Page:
A comparison of permutation and mixed-model regression methods for the analysis of simulated data in the context of a group-randomized trial

David M. Murray, Peter J Hannan, Sherri P. Pals, Richard G. McCowen, William L. Baker, Jonathan L. Blitstein

Research output: Contribution to journalArticle

33 Scopus citations

Abstract

Our first purpose was to determine whether, in the context of a group-randomized trial (GRT) with Gaussian errors, permutation or mixed-model regression methods fare better in the presence of measurable confounding in terms of their Monte Carlo type I error rates and power. Our results indicate that given a proper randomization, the type I error rate is similar for both methods, whether unadjusted or adjusted, even in small studies. However, our results also show that should the investigator face the unfortunate circumstance in which modest confounding exists in the only realization available, the unadjusted analysis risks a type I error; in this regard, there was little to distinguish the two methods. Finally, our results show that power is similar for the two methods and, not surprisingly, better for the adjusted tests. Our second purpose was to examine the relative performa nce of permutation and mixed-model regression methods in the context of a GRT when the normality assumptions underlying the mixed model are violated. Published studies have examined the impact of violation of this assumption at the member level only. Our findings indicate that both methods perform well when the assumption is violated so long as the ICC is very small and the design is balanced at the group level. However, at ICC ≥0.01, the permutation test carries the nominal type I error rate while the model-based test is conservative and so less powerful. Binomial group- and member-level errors did not otherwise change the relative performance of the two methods with regard to confounding.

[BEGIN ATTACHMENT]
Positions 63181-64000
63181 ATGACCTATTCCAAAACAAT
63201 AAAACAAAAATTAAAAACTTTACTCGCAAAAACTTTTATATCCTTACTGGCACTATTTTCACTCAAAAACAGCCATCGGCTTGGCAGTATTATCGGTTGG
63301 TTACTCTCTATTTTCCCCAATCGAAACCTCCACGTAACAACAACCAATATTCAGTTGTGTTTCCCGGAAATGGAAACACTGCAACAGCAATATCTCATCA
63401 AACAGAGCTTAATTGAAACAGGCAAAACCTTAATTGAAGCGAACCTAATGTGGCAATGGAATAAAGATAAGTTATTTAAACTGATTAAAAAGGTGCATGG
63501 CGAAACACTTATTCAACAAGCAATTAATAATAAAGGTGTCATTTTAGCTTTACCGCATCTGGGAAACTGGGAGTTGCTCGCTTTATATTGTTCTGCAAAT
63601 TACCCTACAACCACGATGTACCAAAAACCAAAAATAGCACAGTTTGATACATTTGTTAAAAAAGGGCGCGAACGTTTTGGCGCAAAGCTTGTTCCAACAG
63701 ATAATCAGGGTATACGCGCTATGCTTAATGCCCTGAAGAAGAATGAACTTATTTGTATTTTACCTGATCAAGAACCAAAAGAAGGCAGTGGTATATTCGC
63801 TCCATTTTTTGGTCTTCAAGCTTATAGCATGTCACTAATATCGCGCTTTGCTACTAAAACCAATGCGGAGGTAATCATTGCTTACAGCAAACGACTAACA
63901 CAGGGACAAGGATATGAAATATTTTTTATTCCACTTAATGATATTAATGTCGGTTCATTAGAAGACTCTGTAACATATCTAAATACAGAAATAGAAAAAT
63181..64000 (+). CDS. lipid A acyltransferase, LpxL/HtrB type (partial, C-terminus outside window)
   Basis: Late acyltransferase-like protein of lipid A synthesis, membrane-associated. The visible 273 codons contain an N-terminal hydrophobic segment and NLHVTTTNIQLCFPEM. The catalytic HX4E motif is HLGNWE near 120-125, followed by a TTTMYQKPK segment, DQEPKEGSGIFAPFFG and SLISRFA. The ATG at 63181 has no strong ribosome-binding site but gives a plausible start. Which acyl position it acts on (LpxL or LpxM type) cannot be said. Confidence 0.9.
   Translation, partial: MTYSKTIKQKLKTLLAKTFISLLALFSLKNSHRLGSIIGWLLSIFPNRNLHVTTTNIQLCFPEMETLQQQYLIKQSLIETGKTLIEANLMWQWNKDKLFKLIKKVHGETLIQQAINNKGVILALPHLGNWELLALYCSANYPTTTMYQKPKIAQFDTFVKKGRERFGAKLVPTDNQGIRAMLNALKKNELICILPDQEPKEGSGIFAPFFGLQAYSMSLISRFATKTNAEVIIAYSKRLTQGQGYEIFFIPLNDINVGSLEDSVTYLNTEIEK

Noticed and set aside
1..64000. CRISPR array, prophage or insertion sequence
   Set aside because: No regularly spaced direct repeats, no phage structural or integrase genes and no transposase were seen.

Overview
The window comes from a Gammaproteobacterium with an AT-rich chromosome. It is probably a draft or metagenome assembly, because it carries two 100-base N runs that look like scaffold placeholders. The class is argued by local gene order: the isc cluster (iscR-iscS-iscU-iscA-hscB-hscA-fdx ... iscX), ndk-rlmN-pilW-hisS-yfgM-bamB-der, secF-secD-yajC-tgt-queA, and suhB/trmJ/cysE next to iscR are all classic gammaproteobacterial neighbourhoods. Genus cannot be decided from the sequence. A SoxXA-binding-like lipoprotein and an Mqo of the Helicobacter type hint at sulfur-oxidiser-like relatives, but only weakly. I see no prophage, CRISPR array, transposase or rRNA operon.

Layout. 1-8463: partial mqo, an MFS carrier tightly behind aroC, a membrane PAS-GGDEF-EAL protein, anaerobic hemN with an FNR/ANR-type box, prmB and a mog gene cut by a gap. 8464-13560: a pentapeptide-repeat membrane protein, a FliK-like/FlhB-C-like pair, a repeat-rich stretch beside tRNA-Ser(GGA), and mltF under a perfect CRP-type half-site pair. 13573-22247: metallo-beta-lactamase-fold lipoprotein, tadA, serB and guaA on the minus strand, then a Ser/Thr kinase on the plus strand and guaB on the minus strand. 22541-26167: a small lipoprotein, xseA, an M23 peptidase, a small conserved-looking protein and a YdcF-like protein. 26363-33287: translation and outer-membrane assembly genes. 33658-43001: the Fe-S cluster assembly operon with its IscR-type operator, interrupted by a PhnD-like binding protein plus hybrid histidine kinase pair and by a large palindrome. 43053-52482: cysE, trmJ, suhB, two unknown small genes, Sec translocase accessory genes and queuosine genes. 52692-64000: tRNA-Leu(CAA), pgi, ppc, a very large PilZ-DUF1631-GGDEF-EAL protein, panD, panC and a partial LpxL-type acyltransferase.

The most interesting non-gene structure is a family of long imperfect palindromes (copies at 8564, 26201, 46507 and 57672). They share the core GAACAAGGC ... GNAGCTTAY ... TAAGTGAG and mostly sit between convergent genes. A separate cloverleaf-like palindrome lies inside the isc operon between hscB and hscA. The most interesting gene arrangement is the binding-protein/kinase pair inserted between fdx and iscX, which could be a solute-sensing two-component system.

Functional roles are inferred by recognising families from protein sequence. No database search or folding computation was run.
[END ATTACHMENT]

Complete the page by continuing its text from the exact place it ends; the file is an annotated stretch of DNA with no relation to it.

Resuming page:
Original languageEnglish (US)
Pages (from-to)375-388
Number of pages14
JournalStatistics in Medicine
Volume25
Issue number3
DOIs
StatePublished - Feb 15 2006

Keywords

  • Confounding
  • Error distributions
  • Group-randomized trial
  • Mixed-model regression
  • Permutation test

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